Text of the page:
“Beyond our belief that addressing the environmental and social impacts of health care’s operations is part of our moral imperative, growing evidence indicates that these efforts yield significant and wide-ranging benefits. This includes substantial cost savings, reduced risk and increased stability for health care organizations and the communities they serve, as well as improved corporate performance,” said Gary Cohen, Founder and President, Health Care Without Harm.
The health care leaders are just the latest to join a growing number of public and private sector voices championing the freedom to invest responsibly, as policymakers across the country — especially at the state level — move to restrict financial institutions from considering the economic and financial risks of the climate crisis in their decision-making.
In March, more than 250 companies and investors signed a statement to policymakers demanding that they protect their freedom to invest responsibly; the list of signatories on that statement has since grown to more than 350. More than a dozen state and other public financial officers who are charged with protecting taxpayer dollars and the livelihoods of pension beneficiaries issued their own statement voicing support for responsible risk management practices. And, in May, more than 130 academics signed a statement supporting practices that protect investors from the effects of climate change, water scarcity, and other risks that materially harm investors.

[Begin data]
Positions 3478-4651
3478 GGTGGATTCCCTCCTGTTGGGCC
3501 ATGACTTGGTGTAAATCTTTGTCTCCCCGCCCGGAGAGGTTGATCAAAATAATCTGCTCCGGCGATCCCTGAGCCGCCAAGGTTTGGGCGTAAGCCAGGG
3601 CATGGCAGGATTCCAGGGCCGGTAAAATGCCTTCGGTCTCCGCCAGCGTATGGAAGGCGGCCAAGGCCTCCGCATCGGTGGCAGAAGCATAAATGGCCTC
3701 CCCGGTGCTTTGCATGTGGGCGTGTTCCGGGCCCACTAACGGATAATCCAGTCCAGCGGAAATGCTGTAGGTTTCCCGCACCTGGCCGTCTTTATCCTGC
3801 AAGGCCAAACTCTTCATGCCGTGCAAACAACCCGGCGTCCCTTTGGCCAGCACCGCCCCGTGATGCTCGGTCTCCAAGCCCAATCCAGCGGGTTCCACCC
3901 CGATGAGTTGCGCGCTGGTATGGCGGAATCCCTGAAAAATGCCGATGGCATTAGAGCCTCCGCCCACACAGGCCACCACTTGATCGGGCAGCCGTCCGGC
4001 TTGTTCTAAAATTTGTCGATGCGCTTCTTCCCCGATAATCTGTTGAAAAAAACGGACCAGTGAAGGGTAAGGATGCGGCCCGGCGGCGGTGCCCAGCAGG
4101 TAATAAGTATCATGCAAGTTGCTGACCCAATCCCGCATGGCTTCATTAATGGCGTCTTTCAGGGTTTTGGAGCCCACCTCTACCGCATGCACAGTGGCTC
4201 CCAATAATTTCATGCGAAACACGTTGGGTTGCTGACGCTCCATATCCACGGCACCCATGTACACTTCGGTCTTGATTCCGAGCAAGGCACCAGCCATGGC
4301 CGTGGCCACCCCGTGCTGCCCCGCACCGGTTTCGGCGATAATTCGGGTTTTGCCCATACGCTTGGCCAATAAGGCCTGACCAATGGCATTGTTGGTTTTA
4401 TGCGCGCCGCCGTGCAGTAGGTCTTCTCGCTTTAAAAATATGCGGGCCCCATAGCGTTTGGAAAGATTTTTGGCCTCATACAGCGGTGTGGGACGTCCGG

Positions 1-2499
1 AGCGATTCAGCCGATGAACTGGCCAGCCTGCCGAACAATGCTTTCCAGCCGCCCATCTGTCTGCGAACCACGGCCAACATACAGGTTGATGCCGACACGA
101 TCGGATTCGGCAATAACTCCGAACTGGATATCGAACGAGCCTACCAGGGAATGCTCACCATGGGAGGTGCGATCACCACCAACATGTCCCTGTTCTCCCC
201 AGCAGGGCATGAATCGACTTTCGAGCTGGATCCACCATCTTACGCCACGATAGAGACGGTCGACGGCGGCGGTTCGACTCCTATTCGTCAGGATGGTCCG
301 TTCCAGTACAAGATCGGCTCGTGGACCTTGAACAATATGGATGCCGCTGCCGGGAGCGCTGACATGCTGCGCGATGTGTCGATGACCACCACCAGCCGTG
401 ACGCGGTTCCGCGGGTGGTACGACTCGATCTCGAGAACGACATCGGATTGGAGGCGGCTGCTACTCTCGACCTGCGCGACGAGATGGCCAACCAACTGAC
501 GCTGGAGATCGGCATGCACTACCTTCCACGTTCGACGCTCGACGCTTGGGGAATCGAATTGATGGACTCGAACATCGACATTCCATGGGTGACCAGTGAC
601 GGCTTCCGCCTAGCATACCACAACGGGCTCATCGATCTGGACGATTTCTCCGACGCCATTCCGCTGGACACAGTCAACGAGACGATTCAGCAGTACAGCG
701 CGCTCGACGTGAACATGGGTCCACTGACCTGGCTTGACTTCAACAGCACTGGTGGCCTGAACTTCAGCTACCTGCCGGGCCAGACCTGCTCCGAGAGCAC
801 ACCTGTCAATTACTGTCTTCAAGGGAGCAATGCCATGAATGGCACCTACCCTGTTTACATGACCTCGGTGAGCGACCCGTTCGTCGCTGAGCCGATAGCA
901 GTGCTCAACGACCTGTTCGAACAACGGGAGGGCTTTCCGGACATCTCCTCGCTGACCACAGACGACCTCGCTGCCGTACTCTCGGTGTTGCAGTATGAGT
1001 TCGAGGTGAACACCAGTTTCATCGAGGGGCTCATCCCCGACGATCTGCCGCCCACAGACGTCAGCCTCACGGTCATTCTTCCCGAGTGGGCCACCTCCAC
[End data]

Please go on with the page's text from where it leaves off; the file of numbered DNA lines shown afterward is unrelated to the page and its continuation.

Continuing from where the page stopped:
Ceres is a nonprofit organization working with the most influential capital market leaders to solve the world’s greatest sustainability challenges. Through our powerful networks and global collaborations of investors, companies and nonprofits, we drive action and inspire equitable market-based and policy solutions throughout the economy to build a just and sustainable future. For more information, visit ceres.org and follow @CeresNews.
About Health Care Without Harm
Health Care Without Harm seeks to transform health care worldwide so that it reduces its environmental footprint, becomes a community anchor for sustainability, and a leader in the global movement for environmental health and justice. For more information, visit noharm.org and follow @HCWithoutHarm.
Media Contact: Helen Booth-Tobin, email@example.com, 617-247-0700 ext. 214
Our Mission: Ceres is transforming the economy to build a just and sustainable future for people and the planet.
Ceres is a nonprofit organization working with the most influential capital market leaders to solve the world’s greatest sustainability challenges. Through our powerful networks and global collaborations of investors, companies, and nonprofits, we drive action and inspire equitable market-based and policy solutions throughout the economy to build a just and sustainable future. For more information, visit ceres.org and follow @CeresNews.